It was him.
           He was gone. 
           In the blink of an eye....he slipped away.

Wednesday, September 16, 2009

The Paragon of Animals

Ah, Wednesday. The week is almost over, Glee is on tonight, and most importantly, it's time for your weekly Glass Cases publication. This week's story is an excerpt from a novel, which the author describes as "the story of a discontented young college student who hopes to find meaning in life by following his idol, a larger-than-life adventurer and Scots Lord. His admiration turns to resentment when he falls in love with his hero's wife." 

The author, Bob Young, is sharing with us the first chapter to this novel, titled "The Paragon of Animals." This chapter was a lot of fun to read and I think the novel has a fantastic title! Bob is a novelist, playwright, and screenwriter, and has worked in advertising. Enjoy! 

The Paragon of Animals
By Bob Young 

Chapter One: August 1988
It was the beginning of a miraculous change but no one realized it as the sun came up over Pike’s Peak. Everyone present was concentrating on the festival. And yet, something incredible was about to happen. One of the little people—a face currently lost in the crowd—was about to embark on the adventure of a lifetime.

The Green Global Day Outdoor Festival in Colorado Springs had begun. People from all over the state and beyond had come to listen to eco-friendly societies speak about global warming and the imminent environmental threats to the planet. Many of the people working at the event were college student volunteers or interns.

Somerset Rose looked around the green fields where tables and tents were being set up and people rushed around like army ants, trying to get things ready on time for the opening ceremony. There was a bigger crowd present than either Somerset or anyone else had anticipated, and dozens more were arriving continuously. It was rare that they got a crowd this large at one of these rallies. Apparently the environment was the cool thing to be involved with now.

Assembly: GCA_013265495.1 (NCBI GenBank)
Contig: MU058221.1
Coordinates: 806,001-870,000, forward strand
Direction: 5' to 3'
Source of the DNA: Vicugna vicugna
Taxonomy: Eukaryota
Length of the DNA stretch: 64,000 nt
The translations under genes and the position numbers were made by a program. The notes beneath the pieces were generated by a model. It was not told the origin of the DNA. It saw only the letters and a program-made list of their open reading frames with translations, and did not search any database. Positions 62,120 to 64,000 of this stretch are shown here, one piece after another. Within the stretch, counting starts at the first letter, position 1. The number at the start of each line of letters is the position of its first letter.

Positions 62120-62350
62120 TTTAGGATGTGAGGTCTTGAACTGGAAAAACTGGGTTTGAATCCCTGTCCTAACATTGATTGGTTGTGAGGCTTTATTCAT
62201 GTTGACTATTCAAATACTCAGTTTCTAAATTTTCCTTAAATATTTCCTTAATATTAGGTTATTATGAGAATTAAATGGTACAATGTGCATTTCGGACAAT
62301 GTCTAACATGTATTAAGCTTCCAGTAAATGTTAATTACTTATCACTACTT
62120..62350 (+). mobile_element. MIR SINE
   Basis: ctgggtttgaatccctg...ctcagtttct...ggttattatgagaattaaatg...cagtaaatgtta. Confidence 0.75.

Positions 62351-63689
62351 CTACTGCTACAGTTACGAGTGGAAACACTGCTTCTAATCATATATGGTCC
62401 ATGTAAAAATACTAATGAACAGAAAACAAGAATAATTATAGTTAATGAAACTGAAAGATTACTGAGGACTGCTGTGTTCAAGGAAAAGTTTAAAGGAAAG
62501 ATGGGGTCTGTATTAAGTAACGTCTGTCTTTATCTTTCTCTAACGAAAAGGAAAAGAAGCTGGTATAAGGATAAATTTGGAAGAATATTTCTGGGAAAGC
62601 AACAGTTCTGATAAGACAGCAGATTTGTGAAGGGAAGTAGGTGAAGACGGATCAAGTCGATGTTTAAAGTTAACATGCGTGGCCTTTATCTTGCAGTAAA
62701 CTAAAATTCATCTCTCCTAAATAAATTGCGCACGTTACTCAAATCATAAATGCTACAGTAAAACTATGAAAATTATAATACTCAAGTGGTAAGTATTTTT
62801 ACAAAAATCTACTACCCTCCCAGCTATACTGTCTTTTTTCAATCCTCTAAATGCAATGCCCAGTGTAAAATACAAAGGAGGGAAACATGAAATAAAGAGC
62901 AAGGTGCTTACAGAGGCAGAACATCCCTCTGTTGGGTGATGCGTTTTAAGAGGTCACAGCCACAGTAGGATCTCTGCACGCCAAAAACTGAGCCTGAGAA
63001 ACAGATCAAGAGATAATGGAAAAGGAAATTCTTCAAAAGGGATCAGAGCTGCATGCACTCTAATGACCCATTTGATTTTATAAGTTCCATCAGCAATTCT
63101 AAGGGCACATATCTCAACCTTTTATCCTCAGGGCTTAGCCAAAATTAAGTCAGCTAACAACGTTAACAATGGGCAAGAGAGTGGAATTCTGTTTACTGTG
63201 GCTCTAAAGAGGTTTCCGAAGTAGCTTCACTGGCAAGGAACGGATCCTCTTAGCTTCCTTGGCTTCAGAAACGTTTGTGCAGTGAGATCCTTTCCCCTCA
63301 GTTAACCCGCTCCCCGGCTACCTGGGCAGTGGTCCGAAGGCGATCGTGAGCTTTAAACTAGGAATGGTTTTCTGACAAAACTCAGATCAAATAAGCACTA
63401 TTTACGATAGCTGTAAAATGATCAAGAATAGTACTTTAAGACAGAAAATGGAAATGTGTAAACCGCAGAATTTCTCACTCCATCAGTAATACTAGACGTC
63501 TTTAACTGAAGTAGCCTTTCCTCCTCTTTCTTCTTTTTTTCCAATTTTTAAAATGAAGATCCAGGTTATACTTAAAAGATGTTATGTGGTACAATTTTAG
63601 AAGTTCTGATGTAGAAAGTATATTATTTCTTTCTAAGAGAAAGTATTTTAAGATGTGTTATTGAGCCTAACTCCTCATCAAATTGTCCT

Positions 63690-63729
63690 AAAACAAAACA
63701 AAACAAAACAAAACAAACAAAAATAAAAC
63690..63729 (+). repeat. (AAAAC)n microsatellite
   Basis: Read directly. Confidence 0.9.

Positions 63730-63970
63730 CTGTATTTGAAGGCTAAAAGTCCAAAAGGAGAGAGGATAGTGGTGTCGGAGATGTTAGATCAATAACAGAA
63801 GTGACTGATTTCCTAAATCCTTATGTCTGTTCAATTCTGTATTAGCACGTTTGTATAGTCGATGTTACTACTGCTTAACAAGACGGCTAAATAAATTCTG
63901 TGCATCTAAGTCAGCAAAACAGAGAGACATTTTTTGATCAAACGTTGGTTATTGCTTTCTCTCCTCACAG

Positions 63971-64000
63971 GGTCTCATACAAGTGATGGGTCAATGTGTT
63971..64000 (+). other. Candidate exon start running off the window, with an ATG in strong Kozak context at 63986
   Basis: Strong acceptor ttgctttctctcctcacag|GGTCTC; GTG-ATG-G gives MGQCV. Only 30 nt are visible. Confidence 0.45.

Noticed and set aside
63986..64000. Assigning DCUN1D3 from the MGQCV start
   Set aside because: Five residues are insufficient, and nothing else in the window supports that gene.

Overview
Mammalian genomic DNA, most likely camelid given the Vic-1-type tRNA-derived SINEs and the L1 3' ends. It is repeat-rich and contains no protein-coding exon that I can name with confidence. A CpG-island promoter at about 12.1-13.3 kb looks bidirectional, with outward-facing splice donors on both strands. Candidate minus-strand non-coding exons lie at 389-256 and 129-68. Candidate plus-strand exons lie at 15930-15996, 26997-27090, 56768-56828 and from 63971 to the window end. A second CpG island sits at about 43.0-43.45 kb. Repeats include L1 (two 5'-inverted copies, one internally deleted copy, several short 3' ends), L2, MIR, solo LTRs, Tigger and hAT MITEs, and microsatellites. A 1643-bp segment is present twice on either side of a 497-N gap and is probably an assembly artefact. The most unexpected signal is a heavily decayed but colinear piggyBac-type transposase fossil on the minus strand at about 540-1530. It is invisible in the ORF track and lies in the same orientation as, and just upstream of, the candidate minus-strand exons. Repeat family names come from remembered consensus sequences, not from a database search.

Skinny little Somerset was proud of his part in arranging this major event. He was a zoology student who had worked on a college internship for two semesters now. He'd helped organize many a rally, for many a cause. This was to be the biggest yet. And Somerset was one of the event planners, so if this thing went kablooie, his was one of the heads on the chopping block. Therefore, Somerset Rose was very, very nervous. If he had been a nail-biter, he'd have worked his way down to his knuckles by now.

He was amazed when he got the job of event planner for this. He was normally such an ignored, unnoticed presence among his peers and superiors that he never expected to be given a responsibility like this one. True, he'd only gotten it because the two guys who were supposed to arrange things became suddenly unavailable. One was arrested for drug possession and the other spontaneously combusted. And so, skinny little Johnny-on-the-spot Somerset volunteered. No one else was available at such short notice. So, the kid got his big moment. He regretted it now. His nerves were frazzled like dried leaves.

However, standing nearby was someone so charismatic and interesting in his own rite that he stole some of the spotlight away from the event planners and speakers. Some speakers didn't really like the fact that they had competition for the admiration of the crowd, but they all knew that they needed the man in question. The man’s name was Hadrian Falconer. Among other things, he was a professional security expert. Hadrian was an amazing man. Somerset and the event planners had been advised to hire him when they began to get the death threats. Some crazy man was sending notes to the planners threatening to “massacre the damn tree huggers, and plant their entrails like seeds, and maybe they'll grow a new brain!”